AMIR KARIMPOUR (M.Arch ‘15)
Farshid Moussavi taught her studio – arguably the most popular studio at the GSD this term – the same way she approaches a commission: establish mastery through a dense book (hers focus on the function of ornament, form and most recently, style) and then use precedent and typology to eat the project up. After the students spent half the term making their 300 page book on spaces and tectonics related to education (the project is a high school in Palo Alto), they made pretty models that resolve the problem neatly. It is a very well rounded studio, and that, ladies and gentlemen, is precisely the problem: there is nothing at stake architecturally, nothing to make the students feel as if they are diving into the deep dark pits of the architectural unknown – it is a nice safe studio, where the homework is done, the models are clean, the spaces effective, nothing that disturbs the fabric of the discourse.
Unlike the GSD, I found that in virtually every studio at Yale – whether it be Krier, Eisenman, or even Diaz Alonso, there is always something at stake. These studios are not “well rounded.” Every professor puts his/her architectural vision on the line for the students to push for or against, and push they certainly do. When I took the Diaz Alonso studio, we spent the entire time questioning the value of architectural form today, pushing the limits of what can be done formally and diving into the unknown of architectural form making, using every digital tool available. There was no research, no drawings and no models, every ounce of energy was dedicated to this single agenda.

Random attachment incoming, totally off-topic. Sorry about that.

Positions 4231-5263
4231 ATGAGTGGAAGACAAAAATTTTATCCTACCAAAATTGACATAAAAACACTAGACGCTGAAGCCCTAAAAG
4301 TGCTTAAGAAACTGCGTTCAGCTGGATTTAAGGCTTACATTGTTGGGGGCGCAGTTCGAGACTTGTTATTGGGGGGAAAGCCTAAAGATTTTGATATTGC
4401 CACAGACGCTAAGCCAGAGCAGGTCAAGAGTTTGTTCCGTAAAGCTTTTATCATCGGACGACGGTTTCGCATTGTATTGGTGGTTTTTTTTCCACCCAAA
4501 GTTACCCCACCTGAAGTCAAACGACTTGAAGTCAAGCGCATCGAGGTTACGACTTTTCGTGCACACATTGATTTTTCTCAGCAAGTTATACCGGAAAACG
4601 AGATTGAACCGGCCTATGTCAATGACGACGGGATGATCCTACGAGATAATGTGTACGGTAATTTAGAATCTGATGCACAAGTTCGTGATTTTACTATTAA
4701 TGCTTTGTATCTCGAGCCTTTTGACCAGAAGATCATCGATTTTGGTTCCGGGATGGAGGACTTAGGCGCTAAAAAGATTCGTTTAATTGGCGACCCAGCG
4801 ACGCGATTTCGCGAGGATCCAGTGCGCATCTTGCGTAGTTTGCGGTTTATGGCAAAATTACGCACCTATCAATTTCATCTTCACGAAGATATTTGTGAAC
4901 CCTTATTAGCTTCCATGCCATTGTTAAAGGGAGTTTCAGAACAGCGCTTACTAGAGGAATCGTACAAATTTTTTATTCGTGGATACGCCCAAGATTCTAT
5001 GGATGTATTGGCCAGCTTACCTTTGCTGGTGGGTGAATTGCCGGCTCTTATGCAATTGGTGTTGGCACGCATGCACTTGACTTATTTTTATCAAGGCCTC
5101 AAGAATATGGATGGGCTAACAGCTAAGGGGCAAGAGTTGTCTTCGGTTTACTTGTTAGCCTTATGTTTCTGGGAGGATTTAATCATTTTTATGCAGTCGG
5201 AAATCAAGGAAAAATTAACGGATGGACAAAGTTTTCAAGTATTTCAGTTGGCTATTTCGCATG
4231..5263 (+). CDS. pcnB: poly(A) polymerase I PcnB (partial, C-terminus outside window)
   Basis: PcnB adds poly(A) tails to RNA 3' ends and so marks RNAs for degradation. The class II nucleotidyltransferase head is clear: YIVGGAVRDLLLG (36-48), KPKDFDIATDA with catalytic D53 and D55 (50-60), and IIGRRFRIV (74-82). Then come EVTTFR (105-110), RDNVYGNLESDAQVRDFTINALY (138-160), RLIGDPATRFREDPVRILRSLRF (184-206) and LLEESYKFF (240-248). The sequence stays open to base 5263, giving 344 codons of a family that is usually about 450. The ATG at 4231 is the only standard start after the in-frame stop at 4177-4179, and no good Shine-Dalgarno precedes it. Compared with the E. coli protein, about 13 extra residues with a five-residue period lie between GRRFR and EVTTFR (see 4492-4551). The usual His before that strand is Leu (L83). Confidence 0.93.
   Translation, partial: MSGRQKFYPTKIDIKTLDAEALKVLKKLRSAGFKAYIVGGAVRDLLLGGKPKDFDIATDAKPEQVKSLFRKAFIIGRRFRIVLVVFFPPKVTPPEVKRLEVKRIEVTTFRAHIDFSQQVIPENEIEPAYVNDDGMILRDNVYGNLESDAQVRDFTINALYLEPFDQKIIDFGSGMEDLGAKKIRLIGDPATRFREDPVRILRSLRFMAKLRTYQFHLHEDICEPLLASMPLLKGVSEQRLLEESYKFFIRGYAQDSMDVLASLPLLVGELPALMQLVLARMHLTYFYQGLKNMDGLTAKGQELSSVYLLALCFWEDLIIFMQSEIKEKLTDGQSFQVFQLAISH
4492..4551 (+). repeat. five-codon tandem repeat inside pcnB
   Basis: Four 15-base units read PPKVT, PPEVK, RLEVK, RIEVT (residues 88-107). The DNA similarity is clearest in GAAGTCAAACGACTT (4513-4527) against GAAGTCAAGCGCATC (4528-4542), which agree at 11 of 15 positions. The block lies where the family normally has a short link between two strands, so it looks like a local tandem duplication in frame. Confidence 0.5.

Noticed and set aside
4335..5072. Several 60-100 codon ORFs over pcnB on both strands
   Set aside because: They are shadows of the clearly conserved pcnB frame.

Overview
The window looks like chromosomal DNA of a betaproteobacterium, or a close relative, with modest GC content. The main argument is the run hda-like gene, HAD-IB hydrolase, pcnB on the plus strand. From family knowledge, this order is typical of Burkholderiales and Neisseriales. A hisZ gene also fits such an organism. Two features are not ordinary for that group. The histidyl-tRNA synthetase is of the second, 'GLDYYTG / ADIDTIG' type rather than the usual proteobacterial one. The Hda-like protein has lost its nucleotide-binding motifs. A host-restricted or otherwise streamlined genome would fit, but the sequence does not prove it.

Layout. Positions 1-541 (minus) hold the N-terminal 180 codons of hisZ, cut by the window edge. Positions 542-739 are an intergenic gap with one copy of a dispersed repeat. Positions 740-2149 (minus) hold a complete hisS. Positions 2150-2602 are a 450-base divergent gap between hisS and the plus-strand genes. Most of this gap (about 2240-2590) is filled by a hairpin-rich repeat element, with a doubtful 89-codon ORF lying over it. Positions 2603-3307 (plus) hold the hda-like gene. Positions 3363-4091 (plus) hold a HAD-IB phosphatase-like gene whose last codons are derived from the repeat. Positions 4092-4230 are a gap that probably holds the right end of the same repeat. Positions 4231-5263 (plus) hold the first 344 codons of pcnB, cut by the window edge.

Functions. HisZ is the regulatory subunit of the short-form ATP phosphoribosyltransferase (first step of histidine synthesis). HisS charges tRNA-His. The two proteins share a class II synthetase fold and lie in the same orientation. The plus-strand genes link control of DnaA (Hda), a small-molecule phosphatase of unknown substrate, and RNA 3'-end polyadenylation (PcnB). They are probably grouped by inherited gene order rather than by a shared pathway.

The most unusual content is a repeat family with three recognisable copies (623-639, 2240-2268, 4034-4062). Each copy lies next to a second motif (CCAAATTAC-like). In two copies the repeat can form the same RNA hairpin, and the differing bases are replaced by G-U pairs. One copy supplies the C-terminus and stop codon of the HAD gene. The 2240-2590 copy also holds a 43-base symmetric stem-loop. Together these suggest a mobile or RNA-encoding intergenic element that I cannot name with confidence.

The value of a studio is ultimately up to the student, but if you were to take a Yale student and put them into a Farshid studio, odds are they will not play by the rules, and Moussavi would like it. Why? Because both the student and the professor learn the most when the student takes on responsibility for adding to the discourse, not just playing safe under the divine name of some world renowned critic.